Versed in life

Meghan Gordon

Award-winning poet Carl Phillips says the best poetry makes readers “re-see” everyday images or ideas they thought they understood.

“When I enjoy a poem, it’s because I’ve been shown a situation that I thought I understood pretty well and I think, ‘That’s another way to look at it,'” he said. “It leads to an examined way of going through life, which seems important no matter what you’re doing. Too many people go through life unthinkingly.”

This quarter, Phillips has helped students write with that new perspective as the Center for the Writing Arts’ writer-in-residence.

And from his three collections of poetry and a list of accolades — a Pushcart Prize, a Guggenheim Foundation Fellowship and a Samuel French Mores Poetry Prize, among others — readers agree that his philosophy of crafting poems works.

During the workshop-structured class, students read their poems and listen to feedback from the class without being able to support or refute any interpretations. Phillips — a professor of creative writing and African-American studies at Washington University in St. Louis. — said the process helps students learn to get their point across in the poem the first time.

“The whole idea is to see how this poem gets read when I’m not there to speak for it, which can be frustrating when you feel like you know what a poem’s about and no one’s getting it,” he said. “That’s your job to communicate it.”

He also gives students examples of how famous poets use different techniques and encourages his students to apply them to their own poems.

But Phillips said teaching poetry has its limitations.

“You can teach craft, but I don’t think you can teach vision,” he said. “Once you have helped someone figure out how to do a sonnet, say, you can’t make it be a transcendent Shakespearean experience. That would be up to them. At least they know how to make something work — what the nuts and bolts are.”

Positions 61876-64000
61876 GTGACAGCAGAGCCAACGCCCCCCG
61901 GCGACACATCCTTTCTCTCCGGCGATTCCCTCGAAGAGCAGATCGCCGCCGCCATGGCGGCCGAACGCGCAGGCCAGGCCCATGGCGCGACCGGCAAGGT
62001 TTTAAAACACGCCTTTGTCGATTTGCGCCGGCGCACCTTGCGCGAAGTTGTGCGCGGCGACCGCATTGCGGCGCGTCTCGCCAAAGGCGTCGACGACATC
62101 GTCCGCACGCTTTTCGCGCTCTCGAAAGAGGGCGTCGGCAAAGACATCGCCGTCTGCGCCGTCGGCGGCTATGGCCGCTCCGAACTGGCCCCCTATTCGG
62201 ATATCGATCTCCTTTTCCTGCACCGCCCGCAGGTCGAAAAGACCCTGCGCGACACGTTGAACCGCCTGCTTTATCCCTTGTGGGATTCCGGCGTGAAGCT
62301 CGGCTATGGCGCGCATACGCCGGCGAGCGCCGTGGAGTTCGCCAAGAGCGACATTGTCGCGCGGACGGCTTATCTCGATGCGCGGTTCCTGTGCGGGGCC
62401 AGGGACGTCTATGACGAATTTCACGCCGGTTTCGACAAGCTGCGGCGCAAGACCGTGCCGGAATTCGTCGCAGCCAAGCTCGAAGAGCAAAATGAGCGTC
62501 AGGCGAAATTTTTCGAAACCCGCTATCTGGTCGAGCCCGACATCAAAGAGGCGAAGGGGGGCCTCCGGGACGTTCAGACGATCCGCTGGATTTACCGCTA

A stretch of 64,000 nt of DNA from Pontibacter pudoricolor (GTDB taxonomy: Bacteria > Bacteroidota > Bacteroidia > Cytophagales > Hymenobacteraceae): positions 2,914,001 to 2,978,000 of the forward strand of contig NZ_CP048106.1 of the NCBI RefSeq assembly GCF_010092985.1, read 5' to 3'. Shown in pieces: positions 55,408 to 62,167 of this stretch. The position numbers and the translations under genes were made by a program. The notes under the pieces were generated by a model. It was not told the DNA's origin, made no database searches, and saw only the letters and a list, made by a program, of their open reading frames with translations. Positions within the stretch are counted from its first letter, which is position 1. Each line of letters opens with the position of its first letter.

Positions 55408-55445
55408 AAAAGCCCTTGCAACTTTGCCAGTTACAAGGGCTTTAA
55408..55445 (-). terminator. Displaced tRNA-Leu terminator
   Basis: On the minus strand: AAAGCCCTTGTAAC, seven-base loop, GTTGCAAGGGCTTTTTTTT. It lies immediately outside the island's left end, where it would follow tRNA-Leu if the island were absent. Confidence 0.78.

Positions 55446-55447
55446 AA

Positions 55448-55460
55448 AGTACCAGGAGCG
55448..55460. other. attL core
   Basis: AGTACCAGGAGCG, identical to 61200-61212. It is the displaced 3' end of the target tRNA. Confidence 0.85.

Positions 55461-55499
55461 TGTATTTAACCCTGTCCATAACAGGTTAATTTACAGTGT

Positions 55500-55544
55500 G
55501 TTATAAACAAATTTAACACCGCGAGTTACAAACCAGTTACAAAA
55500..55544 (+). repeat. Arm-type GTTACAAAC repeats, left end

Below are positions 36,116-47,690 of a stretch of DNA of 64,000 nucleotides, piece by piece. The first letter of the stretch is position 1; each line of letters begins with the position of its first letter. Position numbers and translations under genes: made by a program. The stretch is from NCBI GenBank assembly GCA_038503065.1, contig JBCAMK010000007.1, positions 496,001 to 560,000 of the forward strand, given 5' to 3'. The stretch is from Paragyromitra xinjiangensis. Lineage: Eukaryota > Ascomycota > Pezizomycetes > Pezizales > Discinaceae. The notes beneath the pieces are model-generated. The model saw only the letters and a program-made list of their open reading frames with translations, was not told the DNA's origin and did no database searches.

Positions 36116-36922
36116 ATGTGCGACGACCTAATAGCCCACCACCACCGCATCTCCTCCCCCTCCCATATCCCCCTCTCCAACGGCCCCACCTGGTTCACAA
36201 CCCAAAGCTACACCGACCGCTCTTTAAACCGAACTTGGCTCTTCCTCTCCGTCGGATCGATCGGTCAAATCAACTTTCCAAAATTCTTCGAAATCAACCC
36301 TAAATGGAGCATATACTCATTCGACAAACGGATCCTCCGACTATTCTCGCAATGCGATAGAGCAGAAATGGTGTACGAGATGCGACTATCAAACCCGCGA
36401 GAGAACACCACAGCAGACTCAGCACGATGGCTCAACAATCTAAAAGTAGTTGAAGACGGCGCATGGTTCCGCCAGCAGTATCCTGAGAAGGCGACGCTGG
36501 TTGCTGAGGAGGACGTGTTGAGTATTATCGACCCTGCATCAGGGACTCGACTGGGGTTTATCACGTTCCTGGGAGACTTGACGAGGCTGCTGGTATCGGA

He has encountered another limitation with the young students he’s worked with in his 17 years of teaching: Students have had less life experience than seasoned poets.

For example, when the class read a poem about a middle-aged mother who is dissatisfied that the grocery sacker doesn’t look at her anymore, they couldn’t put themselves in her place.

“A few students said, ‘No woman would ever feel that way,’ and from my own perspective of being 40, I do know that you can have that feeling,” Phillips said. “They didn’t conceive of that. I tell them, ‘That’s just because it hasn’t happened to you yet. Just wait, you’ll see.'”

The 20-year-old students still have valid perspectives to write poetry, he said.

“It’s important not to underestimate the experiences people can have had even though they’re only 18,” Phillips said. “It’s a matter of getting people to be perceptive enough and look more closely at things they have felt.”

After traveling around the world as a child, Phillips said he started to love writing as he learned different languages, including German, Latin and Greek.

Phillips started writing poetry in high school but didn’t publish his work until after studying classics at Harvard University and teaching high school Latin.

Weinberg senior Peter Kline said Phillips taught him to pare down his words to the central theme.

“He’s big on conciseness and eliminating unnecessary ideas,” Kline said.

Medill sophomore Kate Schwartz said her writing improved because of Phillips’ criticism of her poems.

“He’s a fantastic teacher,” she said. “He was really more of a poet than a professor.”